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What You Definitely Shouldn’t Expect to Gain From a Relationship

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What You Definitely Shouldn’t Expect to Gain From a Relationship

There’s nothing wrong with seeking a romantic relationship and wanting to build a partnership with someone who makes your life better. However, it’s a fact of life that even the most independent and strong-minded of us can fall into the trap of looking to a relationship to fulfill all of our personal needs.

Sure, you can (and should!) get a lot from your significant other. However, while you can get a lot of value from a relationship, there are also a few things you should always look to cultivate within and for yourself. Remember this and you’ll not only have the security of being able to rely on yourself should you lose your partner, but you’ll become more attractive in the first place! No-one likes clingy, needy people with no sense of self. It’s far better to be looking to continually improve yourself and present this best possible version of you within your relationship.

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Read on to find out what you shouldn’t expect to gain from your relationship.

1. Self-respect

The clue is in the title! Hopefully, your partner will respect and love you for who you are. However, there is no substitute for authentic self-respect. This has to come from within, and can be developed by honoring your true nature and pursuing your own goals and interests.

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2. Financial stability

If you depend on someone else for your financial well-being, this takes away your personal power. Of course there may be certain points in time—if you stay at home while raising a child, for example—when your partner may be the primary breadwinner, but as a rule, you should always try to maintain your own income stream. It gives you additional power to walk away from an unsatisfying relationship and also keeps the power balance on an even keel.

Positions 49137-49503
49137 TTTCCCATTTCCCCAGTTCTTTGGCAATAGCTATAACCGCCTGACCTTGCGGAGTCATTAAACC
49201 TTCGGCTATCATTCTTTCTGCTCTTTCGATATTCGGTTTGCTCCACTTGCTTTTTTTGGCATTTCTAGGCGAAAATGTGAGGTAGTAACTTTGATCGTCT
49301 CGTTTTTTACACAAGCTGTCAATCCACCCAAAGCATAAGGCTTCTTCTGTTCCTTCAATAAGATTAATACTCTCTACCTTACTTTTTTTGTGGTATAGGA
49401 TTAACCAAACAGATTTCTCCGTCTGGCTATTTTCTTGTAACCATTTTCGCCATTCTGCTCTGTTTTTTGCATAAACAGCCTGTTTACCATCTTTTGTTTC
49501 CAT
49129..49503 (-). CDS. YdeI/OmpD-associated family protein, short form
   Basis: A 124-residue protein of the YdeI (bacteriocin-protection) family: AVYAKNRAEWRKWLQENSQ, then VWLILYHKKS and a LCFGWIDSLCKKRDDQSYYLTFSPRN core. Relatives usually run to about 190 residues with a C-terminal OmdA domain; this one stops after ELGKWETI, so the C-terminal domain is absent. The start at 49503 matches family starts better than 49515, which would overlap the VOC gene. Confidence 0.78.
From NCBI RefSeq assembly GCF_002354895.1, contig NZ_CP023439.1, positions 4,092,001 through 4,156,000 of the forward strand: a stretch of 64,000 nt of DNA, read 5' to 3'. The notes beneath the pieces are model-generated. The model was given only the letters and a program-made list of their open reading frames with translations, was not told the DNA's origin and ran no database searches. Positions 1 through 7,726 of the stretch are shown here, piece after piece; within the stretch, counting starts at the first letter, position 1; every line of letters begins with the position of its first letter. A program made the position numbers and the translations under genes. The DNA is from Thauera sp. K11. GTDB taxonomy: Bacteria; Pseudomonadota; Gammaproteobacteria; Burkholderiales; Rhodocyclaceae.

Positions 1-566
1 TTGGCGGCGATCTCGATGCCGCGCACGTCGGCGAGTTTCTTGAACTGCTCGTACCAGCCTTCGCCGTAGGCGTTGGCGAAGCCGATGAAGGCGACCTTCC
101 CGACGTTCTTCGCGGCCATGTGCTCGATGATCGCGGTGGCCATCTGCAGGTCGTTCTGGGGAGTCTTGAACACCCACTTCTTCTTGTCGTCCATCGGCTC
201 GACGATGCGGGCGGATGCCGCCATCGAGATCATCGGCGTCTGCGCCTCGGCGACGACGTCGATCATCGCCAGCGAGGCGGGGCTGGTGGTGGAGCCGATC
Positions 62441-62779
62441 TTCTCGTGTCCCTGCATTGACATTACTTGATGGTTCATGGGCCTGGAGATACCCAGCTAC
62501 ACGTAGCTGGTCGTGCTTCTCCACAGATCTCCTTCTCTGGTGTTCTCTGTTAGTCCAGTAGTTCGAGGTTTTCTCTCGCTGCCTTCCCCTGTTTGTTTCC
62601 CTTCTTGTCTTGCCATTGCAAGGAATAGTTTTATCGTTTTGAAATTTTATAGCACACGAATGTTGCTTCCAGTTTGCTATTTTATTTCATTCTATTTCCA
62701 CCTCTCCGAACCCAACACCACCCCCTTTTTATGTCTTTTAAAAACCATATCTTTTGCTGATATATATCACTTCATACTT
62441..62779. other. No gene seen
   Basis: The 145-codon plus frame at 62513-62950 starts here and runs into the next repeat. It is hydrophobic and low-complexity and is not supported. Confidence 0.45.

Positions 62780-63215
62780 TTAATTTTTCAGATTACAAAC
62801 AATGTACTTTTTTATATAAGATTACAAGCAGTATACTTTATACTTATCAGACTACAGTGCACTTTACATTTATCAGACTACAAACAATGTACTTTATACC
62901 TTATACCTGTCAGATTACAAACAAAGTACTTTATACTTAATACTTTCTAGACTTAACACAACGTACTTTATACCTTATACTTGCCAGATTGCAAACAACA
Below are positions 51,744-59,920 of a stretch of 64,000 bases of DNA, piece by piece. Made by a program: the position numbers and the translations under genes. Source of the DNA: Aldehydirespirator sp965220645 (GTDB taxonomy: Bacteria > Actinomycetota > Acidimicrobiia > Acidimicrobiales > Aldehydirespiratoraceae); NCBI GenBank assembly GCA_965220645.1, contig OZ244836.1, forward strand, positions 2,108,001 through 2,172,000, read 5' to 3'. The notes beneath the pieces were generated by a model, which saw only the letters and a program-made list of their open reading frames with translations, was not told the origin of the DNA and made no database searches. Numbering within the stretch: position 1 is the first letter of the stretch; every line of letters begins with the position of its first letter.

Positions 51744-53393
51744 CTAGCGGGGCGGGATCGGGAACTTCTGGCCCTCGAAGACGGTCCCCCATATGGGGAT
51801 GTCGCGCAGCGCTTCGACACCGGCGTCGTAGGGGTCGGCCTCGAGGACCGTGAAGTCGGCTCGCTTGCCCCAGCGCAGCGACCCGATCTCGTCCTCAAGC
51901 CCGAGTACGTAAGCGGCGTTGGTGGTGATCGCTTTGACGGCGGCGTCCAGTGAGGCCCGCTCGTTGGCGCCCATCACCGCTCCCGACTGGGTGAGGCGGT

3. Self-belief

You should pick a partner who believes in you, but it’s a mistake to rely on this person to stand in as a substitute for your own self-belief. Even the most loving, available partner cannot be counted on to provide you with emotional and psychological support 24/7—they have a life too!

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4. Friends

If your partner comes complete with a great group of friends, see this as a bonus! It can be wonderful to meet other people when you start dating a new significant other. However, do not neglect your own social circle. Your friends are your friends for a good reason. You have a shared history with them, and you provide one another with mutual support. Do not overlook them in favor of the excitement that comes with a new relationship.

5. Unconditional acceptance

One of the best things about being in a solid relationship is the feeling that you can be yourself around the other person, and that they accept you despite your flaws. However, this doesn’t mean that you can expect them to agree with your every opinion and never tell you when you’re out of line. In fact, it’s a bad sign if they do, because it implies they either aren’t paying enough attention or are so insecure that they don’t dare disagree and risk losing you!

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6. A substitute parent

If you had a poor relationship with one or both of your parents, make sure that you don’t unconsciously start looking for a partner to serve as substitute. Expecting your partner to provide you with unconditional love, acceptance and instructions for how to live your life is neither realistic nor healthy. You need to accept that if you didn’t receive all this from a parent whilst you were a child, the moment has passed and you cannot hope to find it in an adult partner.

So remember, while it’s fine and healthy to seek romantic companionship or even a “soulmate,” looking for one individual to fulfill your needs is not realistic. Try to maintain a balanced life in which you put time and attention not only into your relationships with others, but into your relationship with yourself.

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Featured photo credit: AdinaVoicu/Pixabay via pixabay.com

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Jay Hill

Jay writes about communication and happiness on Lifehack.

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